Vietnam – simplifying some administrative procedures regarding registration of Intellectual property (IP) agents and IP assessment agents

Reforming administrative procedures and improving the business environment in association with building e-Government and national digital transformation are issues that are always concerned and valued by the Vietnamese Communist Party and Government. Accordingly, Vietnam has been actively streamlining administrative procedures to achieve these goals.

Recently, the Prime Minister issued Decision No. 587/QD-TTg dated 29 May 2023, approving a plan to cut down and simplify some regulations related to business activities under the management function of the Ministry of Science and Technology.

The Decision approves a plan to simplify business procedures in six areas, including IP services and IP assessment services. Eight administrative procedures related to these two areas are approved for streamlining, with the main changes as follows.

– The copy of the business registration certificate is no longer required, only the declaration of the enterprise code is required in the requests for the procedures below:

(1) registering a firm as an IP agent, [in Vietnam, individuals including IP attorneys cannot act before the Intellectual Property Office of Vietnam (IPVN) on behalf of clients; only firms that were registered with the IPVN can act on behalf of clients. As of 1 April 2023, there are 247 registered IP agents (firms)]

(2) recording a change to a registered IP agent (such as the addition of an IP attorney to the agent) [in Vietnam, IP attorneys will work in registered IP agents to act on behalf of clients; one of conditions for a firm to be registered is that the firm has at least one IP attorney. As of 1 April 2023, there are 350 IP attorneys registered to work in said 247 IP agents to represent clients. Among these 247 IP agents, 171 are headquartered in the capital Hanoi, 76 are headquartered in Ho Chi Minh city, and only one is headquartered in Can Tho city], and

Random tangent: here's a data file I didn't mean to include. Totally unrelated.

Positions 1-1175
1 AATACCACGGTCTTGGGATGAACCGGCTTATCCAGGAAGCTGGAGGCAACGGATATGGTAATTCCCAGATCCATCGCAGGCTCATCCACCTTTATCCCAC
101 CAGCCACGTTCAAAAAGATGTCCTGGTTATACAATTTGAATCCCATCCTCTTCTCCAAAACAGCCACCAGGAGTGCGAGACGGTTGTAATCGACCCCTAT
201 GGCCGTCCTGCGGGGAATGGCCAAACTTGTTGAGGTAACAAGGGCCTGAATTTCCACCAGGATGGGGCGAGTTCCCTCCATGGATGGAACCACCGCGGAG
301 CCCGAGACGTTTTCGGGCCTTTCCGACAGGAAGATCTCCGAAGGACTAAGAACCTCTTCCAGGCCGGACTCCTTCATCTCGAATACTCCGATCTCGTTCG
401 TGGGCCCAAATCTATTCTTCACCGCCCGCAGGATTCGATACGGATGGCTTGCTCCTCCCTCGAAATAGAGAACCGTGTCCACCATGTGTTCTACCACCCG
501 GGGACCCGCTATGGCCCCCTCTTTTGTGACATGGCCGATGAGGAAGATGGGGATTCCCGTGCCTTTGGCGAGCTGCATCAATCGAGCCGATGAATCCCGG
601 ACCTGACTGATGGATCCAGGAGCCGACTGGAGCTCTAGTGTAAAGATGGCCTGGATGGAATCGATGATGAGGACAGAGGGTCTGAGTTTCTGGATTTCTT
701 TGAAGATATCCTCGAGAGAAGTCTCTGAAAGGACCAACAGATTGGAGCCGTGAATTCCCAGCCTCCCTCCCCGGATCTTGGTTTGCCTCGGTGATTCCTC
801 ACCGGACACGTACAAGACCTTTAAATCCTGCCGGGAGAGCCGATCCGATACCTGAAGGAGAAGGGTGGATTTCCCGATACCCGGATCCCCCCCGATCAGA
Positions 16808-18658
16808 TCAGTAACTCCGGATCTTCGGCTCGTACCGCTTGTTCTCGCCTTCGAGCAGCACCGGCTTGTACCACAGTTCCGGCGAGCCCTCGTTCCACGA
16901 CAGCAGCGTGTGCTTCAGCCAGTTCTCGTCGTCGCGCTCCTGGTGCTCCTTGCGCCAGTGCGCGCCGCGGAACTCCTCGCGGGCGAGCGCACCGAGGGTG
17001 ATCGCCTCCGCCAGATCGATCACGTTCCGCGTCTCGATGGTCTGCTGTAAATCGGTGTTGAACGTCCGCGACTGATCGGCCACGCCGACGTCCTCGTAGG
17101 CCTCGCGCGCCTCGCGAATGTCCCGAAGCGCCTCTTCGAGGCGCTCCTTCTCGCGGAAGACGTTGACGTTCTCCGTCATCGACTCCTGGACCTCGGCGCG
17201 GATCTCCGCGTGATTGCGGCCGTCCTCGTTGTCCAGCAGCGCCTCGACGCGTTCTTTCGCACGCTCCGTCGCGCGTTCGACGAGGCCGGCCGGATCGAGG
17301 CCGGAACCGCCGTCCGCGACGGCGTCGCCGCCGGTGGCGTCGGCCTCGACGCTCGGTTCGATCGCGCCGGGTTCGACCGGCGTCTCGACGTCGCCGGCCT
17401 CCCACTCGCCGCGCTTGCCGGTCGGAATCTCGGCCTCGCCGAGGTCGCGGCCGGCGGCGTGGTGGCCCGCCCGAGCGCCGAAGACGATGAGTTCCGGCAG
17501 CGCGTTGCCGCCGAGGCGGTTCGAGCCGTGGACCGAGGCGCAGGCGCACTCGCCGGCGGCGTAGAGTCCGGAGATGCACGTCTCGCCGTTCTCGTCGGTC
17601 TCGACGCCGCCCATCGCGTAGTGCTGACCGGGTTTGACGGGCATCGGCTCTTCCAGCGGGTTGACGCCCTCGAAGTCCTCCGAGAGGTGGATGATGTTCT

(3)/(4) issuing/re-issuing the certificate for an organization to be eligible to operate as an IP assessment agent [in Vietnam, such certificate is required for the service of providing IP assessments].

– The copy of a notice of the pass of an examination of professional qualifications for the IP attorney, the certificate of eligibility to work as an IP assessor, is no longer required in the requests for the procedures below:

(5)/(6) issuing/re-issuing of an IP attorney certificate, and

(7)/(8) issuing/re-issuing of an IP assessor certificate.

This simplification is consistent with the government’s efforts to build national databases and digitize administrative procedures, making the proceedings more streamlined and efficient.

As for attorneys, the Law on Intellectual Property amended in 2022 and effective from 1 January 2023 (amended IP law) divides IP attorneys into two categories: Patent Attorney for patents, industrial designs, and layout designs; and Trademark Attorney for trademarks, geographical indications, trade names, anti-unfair competition, and trade secrets. The requirements for each category also differ, as the amended IP law imposes a more rigorous standard for becoming a patent attorney. Under the new law, individuals must have a bachelor’s or equivalent degree in natural sciences or engineering to become a patent attorney, while the old law accepted any bachelor’s degree. The amended IP law now also allows lawyers to become trademark attorneys by completing a training course on IP law.

Regarding IP assessments, currently, only the Vietnam Intellectual Property Research Institute (VIPRI) is registered as the eligible organization to operate in IP assessments in Vietnam. The VIPRI is a specialized research institution that provides expert opinions and assessments at the requests from the concerned parties, such as Vietnamese enforcement authorities, IPR holders, and alleged infringers. As of September 13, 2021, Vietnam only has four officially recognized IP assessors, who are renowned experts with ample experience in the field and have served as leaders of the IPVN. In addition, two of them are now members the VIPRI.

Vietnam’s general trend towards administrative simplification, as well as the Prime Minister’s decision mentioned above, facilitate doing business in Vietnam and reinforce the country’s commitment to improving the business environment and embracing digital transformation.

By Nguyen Duc Thang and Do Tuyet Nhung

Patent Department